961 F2d 1561 Harper v. Better Business Services Inc

961 F.2d 1561

Jesse L. HARPER, Plaintiff-Appellant,

Nos. 91-8594, 91-8733.

United States Court of Appeals,
Eleventh Circuit.

June 5, 1992.

Susan M. Hartwig, Carol L. Wilkerson, Kathleen Lillis, UAW Legal Services Plan, Atlanta, Ga., O. Randolph Bragg, UAW Legal Service Plan, Newark, Del., for plaintiff-appellant.

G. Michael Smith, Dean, Setliff & Smith, Atlanta, Ga., for defendant-appellee.

Appeals from the United States District Court for the Northern District of Georgia.

Before TJOFLAT, Chief Judge, BIRCH, Circuit Judge, and RONEY, Senior Circuit Judge.

BIRCH, Circuit Judge:

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Plaintiff-appellant Jesse L. Harper appeals the trial court's determination of damages and award of attorney's fees. We find that the district court committed no error and accordingly AFFIRM.



Harper sued defendant Better Business Services, Inc. ("BBS"), a debt collection agency, for violations of the Fair Debt Collection Practices Act, 15 U.S.C. §§ 1692-1692o (1988) ("FDCPA"). After obtaining a default judgment against BBS, Harper's case proceeded to a determination of damages. The trial court found that the evidence supported a finding that BBS committed seven violations of the FDCPA, including misrepresenting the character and nature of Harper's alleged debts, improperly threatening to garnish Harper's wages and levy on Harper's property, mischaracterizing its ability to seize Harper's assets, and communicating directly with Harper despite knowing that Harper was represented by counsel. See Harper v. Better Business Services, Inc., 768 F.Supp. 817, 819-20 (N.D.Ga.1991).


In determining damages, the court utilized the relevant language from the FDCPA. Section 1692k of the FDCPA provides:

Amount of damages


(a) Except as otherwise provided by this section, any debt collector who fails to comply with any provision of this subchapter with respect to any person is liable to such person in an amount equal to the sum of--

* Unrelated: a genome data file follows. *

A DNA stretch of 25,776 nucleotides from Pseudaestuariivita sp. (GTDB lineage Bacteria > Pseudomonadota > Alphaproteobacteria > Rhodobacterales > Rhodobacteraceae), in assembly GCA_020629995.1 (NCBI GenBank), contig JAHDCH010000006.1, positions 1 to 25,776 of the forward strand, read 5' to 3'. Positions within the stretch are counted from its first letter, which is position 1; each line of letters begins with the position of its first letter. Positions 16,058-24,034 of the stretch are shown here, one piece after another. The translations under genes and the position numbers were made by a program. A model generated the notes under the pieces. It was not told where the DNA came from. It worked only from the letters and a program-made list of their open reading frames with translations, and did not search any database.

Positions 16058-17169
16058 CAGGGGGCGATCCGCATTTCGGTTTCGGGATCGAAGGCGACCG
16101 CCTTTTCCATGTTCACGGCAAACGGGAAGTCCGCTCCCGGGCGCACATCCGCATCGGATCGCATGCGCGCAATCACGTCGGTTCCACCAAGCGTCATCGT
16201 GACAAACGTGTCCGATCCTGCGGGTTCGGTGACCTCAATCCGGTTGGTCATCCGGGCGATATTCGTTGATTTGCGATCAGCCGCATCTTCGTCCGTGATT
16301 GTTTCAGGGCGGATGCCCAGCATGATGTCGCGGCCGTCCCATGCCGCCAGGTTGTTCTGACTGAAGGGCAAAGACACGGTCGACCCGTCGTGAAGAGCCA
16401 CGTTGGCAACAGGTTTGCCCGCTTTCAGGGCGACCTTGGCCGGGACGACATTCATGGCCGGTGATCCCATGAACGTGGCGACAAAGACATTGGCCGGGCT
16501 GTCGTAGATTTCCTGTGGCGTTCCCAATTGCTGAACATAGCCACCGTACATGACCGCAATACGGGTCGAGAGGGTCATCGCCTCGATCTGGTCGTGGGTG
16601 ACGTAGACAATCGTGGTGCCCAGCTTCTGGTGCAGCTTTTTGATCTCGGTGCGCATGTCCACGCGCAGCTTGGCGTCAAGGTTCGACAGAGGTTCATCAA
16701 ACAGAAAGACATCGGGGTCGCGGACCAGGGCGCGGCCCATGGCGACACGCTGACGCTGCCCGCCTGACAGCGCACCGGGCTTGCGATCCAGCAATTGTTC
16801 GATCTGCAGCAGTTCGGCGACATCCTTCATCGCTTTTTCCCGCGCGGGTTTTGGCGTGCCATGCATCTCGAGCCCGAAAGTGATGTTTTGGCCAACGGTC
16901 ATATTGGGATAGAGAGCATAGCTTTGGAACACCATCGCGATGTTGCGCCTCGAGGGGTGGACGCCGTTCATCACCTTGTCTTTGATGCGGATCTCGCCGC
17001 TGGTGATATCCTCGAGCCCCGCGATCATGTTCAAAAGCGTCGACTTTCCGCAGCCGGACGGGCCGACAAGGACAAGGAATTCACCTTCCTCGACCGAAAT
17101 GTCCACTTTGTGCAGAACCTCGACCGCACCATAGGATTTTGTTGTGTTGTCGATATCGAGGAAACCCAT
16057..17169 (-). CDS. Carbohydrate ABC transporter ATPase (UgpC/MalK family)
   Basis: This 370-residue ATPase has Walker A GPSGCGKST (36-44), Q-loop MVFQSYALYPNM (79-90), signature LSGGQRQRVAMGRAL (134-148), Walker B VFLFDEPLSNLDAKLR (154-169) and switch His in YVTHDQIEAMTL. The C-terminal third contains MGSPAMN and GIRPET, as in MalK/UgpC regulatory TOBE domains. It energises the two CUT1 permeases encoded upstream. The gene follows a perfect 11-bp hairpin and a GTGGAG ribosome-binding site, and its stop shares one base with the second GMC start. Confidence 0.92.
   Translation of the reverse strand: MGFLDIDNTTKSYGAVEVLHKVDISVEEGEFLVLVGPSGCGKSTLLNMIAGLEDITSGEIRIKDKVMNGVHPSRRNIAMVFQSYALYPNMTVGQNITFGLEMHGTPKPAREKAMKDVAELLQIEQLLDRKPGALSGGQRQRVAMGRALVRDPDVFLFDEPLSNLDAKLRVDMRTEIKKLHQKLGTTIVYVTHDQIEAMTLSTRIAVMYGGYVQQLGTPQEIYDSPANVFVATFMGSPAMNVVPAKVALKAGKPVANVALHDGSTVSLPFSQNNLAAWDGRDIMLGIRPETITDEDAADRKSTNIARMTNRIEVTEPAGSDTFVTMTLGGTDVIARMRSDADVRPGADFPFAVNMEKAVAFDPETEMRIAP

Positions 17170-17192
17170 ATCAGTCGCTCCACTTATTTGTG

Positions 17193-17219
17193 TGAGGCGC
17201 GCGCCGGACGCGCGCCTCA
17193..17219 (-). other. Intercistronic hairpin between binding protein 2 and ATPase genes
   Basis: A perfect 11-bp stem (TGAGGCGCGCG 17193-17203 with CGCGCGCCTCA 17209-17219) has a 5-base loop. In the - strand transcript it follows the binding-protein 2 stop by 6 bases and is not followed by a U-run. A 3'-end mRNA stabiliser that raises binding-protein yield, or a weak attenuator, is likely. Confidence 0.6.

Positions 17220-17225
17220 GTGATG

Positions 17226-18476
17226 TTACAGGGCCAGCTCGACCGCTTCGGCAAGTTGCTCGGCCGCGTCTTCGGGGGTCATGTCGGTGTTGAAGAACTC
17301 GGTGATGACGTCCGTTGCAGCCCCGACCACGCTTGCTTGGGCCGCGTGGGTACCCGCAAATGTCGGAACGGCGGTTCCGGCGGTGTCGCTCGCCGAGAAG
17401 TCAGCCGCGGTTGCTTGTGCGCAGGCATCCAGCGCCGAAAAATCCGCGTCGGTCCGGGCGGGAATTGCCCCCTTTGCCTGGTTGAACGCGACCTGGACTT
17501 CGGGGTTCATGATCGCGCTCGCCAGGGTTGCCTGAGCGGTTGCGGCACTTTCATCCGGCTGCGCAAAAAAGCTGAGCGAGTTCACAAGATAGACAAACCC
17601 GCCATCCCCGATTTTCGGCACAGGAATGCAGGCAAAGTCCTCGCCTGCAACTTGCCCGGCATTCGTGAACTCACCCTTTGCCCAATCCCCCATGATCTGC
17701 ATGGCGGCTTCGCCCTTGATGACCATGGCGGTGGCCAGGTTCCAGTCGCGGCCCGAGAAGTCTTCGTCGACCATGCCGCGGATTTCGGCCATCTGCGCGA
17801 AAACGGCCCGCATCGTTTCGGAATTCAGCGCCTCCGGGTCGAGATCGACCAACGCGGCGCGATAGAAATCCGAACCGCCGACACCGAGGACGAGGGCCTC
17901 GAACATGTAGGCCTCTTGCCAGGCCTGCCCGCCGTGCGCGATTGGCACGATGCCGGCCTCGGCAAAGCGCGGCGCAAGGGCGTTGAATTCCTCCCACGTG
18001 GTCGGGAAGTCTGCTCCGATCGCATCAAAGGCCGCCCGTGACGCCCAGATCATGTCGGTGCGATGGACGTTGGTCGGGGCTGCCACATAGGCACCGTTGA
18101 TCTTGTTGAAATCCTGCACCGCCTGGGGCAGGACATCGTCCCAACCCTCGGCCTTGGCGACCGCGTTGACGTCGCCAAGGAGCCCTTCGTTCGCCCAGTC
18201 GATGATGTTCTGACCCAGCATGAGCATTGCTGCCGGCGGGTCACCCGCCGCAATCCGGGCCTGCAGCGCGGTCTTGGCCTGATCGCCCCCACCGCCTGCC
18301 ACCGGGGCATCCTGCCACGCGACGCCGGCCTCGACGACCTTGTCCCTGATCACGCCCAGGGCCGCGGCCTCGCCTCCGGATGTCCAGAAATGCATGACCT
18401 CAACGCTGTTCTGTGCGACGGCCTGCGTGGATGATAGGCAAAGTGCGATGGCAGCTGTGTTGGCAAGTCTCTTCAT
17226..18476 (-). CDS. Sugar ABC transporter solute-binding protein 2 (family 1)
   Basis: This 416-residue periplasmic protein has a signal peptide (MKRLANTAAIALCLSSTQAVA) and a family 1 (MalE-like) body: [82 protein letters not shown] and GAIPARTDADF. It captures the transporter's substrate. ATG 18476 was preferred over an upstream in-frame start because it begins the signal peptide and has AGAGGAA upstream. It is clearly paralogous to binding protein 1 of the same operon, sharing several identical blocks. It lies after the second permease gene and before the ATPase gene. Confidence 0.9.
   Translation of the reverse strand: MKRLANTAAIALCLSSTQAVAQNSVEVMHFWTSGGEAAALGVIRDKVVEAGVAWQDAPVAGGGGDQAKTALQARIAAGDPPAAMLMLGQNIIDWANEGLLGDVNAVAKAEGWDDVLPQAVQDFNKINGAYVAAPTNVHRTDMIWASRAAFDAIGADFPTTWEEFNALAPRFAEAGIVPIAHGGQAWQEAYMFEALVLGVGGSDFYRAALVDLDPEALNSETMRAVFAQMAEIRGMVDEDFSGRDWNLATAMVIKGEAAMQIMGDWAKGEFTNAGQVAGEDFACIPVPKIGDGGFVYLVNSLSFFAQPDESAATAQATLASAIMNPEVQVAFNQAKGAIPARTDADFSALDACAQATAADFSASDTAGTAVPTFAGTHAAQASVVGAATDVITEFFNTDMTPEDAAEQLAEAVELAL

(1) any actual damage sustained by such person as a result of such failure;


(2)(A) in the case of any action by an individual, such additional damages as the court may allow, but not exceeding $1,000; and


....(3) in the case of any successful action to enforce the foregoing liability, the costs of the action, together with a reasonable attorney's fee as determined by the court.

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15 U.S.C. § 1692k(a) (1988). The court first found that Harper was not entitled to any actual damages because Harper had offered no proof of actual damages. Harper, 768 F.Supp. at 818. Next, the court found that the extent and nature of BBS's violations warranted an award to Harper of the "maximum statutory damages of $1,000." Id. at 819. Finally, the court granted Harper reasonable attorney's fees. However, the court did not calculate Harper's fee award according to the value of the legal services under the prevailing market rate. Instead, the court held that because Harper was represented by an attorney who worked for his union's legal services organization, Harper's fee award must be limited to the actual cost of providing Harper with the legal services. Id. at 820-22.